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Swedish court says pro-life midwife must assist in abortions to keep her job

(YouTube/Gråbröderna i Sverige)Ellinor Grimmark appears in a screen capture of a video from Gråbröderna i Sverige.

A pro-life midwife who has fought a legal battle to be exempted from performing abortions lost her case on Wednesday after the Swedish Labour Court of Appeal ruled that she must either assist in abortions or lose her job.

Ellinor Grimmark was offered a job as a nurse at Höglandssjukhuset women's clinic in Eksjö after she completed her internship there in 2013. However, the job offer was rescinded when she revealed that she was unwilling to participate in abortions, according to Life Site News.

Grimmark filed a lawsuit in a local court, which determined that her rights had been violated. However, the court ruled against her in 2015 citing the duty of maternity centers to "ensure that women have effective access to abortion."

She had no other choice but to appeal after she was ordered to pay the local government's legal fees amounting to more than one million Swedish Krona (over US$100,000).

"As a midwife, I want to exercise a profession which defends life and saves lives at all cost," Grimmark said in a statement. "Somebody has to take the little children's side, somebody has to fight for their right to life," she added.

Robert Clarke, director of European advocacy for ADF International, said that the appeals court ruling was a failure to "protect Ellinor Grimmark's fundamental right to freedom of conscience despite the clear legal protections that exist in international law."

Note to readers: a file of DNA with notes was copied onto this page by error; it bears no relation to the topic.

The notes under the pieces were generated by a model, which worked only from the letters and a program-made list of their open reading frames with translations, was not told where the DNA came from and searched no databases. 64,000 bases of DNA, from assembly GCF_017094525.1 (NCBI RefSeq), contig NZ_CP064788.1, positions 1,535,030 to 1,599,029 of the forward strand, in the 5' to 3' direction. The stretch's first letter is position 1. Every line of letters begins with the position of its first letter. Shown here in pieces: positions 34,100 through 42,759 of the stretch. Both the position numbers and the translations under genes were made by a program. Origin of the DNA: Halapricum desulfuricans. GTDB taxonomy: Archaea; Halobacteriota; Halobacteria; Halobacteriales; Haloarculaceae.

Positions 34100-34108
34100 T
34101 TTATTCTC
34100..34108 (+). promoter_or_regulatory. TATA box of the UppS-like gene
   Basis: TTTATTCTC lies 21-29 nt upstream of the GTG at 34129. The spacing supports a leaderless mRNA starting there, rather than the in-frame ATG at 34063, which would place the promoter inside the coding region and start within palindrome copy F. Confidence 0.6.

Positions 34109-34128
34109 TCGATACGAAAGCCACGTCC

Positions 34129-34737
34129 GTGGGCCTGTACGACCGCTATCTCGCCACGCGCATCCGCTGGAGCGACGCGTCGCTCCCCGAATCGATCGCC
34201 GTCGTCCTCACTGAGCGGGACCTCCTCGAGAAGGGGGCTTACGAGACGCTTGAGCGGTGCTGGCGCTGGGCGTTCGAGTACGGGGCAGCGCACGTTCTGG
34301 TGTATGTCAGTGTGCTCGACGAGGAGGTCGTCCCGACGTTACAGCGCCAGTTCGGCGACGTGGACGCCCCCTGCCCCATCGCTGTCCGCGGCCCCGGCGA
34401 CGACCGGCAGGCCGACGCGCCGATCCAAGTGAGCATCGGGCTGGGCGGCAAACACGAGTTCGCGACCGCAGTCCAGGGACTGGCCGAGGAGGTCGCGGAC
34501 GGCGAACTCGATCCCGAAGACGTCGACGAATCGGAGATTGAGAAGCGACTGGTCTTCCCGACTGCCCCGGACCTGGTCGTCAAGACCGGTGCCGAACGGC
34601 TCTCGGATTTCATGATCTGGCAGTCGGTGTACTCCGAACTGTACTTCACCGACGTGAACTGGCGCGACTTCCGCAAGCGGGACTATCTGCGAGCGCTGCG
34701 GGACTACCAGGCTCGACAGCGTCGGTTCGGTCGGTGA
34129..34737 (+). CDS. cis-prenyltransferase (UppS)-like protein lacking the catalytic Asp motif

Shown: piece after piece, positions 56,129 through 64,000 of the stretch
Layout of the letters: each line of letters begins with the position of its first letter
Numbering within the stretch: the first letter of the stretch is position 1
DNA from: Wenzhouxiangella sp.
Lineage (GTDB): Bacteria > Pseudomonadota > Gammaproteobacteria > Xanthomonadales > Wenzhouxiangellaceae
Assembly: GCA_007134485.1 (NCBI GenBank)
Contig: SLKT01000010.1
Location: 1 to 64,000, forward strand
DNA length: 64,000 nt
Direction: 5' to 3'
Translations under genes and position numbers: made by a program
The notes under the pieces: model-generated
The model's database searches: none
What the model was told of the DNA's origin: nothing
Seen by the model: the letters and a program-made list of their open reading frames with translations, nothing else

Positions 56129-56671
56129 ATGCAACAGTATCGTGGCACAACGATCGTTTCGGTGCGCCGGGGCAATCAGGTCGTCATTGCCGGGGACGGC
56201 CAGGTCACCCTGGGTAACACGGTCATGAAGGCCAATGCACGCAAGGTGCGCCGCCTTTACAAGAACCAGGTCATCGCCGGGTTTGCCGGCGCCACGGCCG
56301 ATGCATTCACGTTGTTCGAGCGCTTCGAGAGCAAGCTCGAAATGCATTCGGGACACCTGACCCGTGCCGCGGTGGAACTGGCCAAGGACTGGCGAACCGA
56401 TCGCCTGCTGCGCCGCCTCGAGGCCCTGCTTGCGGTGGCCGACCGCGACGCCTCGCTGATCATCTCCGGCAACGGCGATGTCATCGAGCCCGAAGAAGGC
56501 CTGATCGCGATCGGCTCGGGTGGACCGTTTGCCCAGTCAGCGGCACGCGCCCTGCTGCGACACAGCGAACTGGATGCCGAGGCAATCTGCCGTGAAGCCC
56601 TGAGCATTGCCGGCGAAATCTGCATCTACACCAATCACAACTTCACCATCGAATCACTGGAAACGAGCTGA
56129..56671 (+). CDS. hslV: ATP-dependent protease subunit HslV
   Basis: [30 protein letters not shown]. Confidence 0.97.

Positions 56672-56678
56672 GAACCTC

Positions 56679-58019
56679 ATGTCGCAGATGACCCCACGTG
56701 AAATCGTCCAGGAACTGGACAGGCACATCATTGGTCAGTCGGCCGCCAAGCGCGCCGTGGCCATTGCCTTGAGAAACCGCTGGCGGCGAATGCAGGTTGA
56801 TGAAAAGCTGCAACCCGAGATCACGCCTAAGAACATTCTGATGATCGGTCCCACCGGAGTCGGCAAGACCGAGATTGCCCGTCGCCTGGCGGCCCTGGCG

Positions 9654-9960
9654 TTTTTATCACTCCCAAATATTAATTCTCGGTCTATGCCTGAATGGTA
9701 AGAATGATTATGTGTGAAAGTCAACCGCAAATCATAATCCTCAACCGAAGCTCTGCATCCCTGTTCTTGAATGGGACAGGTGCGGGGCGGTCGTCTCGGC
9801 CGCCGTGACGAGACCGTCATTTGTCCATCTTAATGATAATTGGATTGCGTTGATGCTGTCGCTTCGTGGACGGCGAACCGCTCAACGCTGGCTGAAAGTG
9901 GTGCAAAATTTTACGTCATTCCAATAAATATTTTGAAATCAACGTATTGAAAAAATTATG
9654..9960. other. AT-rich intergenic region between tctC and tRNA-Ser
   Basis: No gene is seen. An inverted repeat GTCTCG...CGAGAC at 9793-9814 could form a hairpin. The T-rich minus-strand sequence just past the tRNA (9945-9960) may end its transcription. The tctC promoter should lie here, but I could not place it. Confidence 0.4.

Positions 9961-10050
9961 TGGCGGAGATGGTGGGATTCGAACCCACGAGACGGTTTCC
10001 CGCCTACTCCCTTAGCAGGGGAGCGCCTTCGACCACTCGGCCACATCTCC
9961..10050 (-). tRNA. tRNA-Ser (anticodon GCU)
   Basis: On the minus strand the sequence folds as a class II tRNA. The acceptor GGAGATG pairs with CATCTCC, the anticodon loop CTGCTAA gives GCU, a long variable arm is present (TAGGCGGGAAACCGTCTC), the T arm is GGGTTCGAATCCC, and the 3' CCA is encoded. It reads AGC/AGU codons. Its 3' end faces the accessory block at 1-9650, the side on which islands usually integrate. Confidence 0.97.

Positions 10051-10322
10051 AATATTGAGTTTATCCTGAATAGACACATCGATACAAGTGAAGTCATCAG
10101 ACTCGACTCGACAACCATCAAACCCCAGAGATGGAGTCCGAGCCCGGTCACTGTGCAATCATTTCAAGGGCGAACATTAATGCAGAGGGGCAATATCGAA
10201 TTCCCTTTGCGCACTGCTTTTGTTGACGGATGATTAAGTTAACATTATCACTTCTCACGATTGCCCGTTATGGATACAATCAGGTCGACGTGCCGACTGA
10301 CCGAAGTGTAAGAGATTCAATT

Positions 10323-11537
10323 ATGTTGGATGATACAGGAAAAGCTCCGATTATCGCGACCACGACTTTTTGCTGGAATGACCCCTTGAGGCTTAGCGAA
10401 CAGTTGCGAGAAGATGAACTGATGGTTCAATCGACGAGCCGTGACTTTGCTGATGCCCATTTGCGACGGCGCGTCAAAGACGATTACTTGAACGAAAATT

"The desire to protect life is what leads many midwives and nurses to enter the medical profession in the first place. Instead of forcing desperately needed midwives out of their profession, governments should safeguard the moral convictions of medical staff," Clarke added.

Life News reported that three other medical clinics in the district of Jönköping have rejected Grimmark because of her refusal to assist in abortions.

Värnamo Hospital's women's clinic reportedly offered her a job, but it was withdrawn because of the complaint she filed against Höglandssjukhuset.

When she applied for a job at the Ryhovs women's clinic, she was reportedly told that anyone who refuses to perform abortions does not belong at a woman's clinic.

Grimmark has been making the long commute to work in Norway, where there is a stronger protection for freedom of conscience.

Clarke said that the nurse is now considering an appeal to the European Court of Human Rights.

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